We all know that memory is an incredible process..the actual in’s and out’s are still widely disputed and most scientists still have only a vague idea how the multiple processes that make up what we call “memory” work. Some aspects of memory that I will touch on here include;
- The 3 step process of encoding, storage, and retrieval.
- The trajectory of a memory through the sense (perception), through the short term or “working” memory, and finally into our long term memory. (what we consider remembering)
- What happens when we lose a memory.
Encoding – Storage – Retrieval
This is the process through which our brain filters out the stimuli we don’t need which is actually most of what is going on around us. The brain is constantly bombarded by sensations and if it were to consciously acknowledge and process all of it…well..we would probably suffer from sensation overload. Perception takes place in the blink of an eye…literally. It only takes a fraction of a second to establish a sensory impression. The process just discussed is summed up as encoding. This is similar to the process with the same name used by computer programers, encoding is the inputting of something.
So you’ve encoded your memory..it starts out in your short term memory or your “working memory.” Our professor likes to compare it to an ineffectual mental chalkboard. One commonly held theory states that working memory can hold 7 – 8 things for 20-30 seconds. That time can also be reset by re-stating the information. (such as repeating a phone number to yourself) Memory experts say that the way you store your memories is crucial to how you retrieve them. In order to become a permanent part of your consciousness a thought has to travel from short term memory to long term memory, the way to do that is by repeatedly tracing the thought path it takes to think that thought. Hence the term, practice makes permanent
When we forget something what is actually happening is a breakdown in the three step process discussed above. Sometimes this can be because we did not encode the memory effectively in the first place, maybe we were not paying attention. For instance when you cannot find your keys, maybe when you put them down you were thinking about what to cook for dinner and did not encode sitting them on the refrigerator, out of reach of little hands, now when you go to retrieve the information of where they are it is not there. You have FORGOTTEN where your keys are. Bummer.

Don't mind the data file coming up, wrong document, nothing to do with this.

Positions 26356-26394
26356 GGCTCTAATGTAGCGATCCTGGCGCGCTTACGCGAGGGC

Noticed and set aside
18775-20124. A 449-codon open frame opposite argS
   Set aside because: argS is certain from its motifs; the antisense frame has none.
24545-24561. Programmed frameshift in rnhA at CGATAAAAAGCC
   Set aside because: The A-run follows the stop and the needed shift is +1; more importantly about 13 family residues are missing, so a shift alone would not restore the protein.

Mohs, Richard C.. “How Human Memory Works” 08 May 2007. HowStuffWorks.com. <http://science.howstuffworks.com/life/inside-the-mind/human-brain/human-memory.htm> 10 August 2014.
It seems the instructor or our M.O.O.C and the author or the above referenced article differ on the amount of information short term memory holds. Hmm. The tables below are some facts I found interesting about the two types of memory discussed in our lecture on memory.
- what your currently dealing with
- holds only 4 bits of information
- must keep repeating information to hold off natural dissipating processes
- can be manipulated to hold more
- inefficient blackboard
- Used when encountering something new
Long Term Memory
- Like a large storage warehouse
- Must be revisited multiple times so it can be found later
- Has unlimited storage capabilities so information can become lost under other information
- Fundamental concepts and techniques
- Spaced Repetition is a method of moving information from the short-term memory to the long-term, it entails repeating the information your trying to learn on a spaced out schedule so as to not attempt to “learn” it in one sitting.
- Over time metabolic processes cause information that is not properly stored to vanish.
- Proper storage takes time and practice.
Hope this overview does not make any memory experts or scientist..or even teachers for the matter..cringe. But both babies are napping..AT THE SAME TIME!!! yea..that never happens..so I have a few other things to do..this post on memory was one of them. Hope you found it enjoyable..or at least not a total waste of time. 😉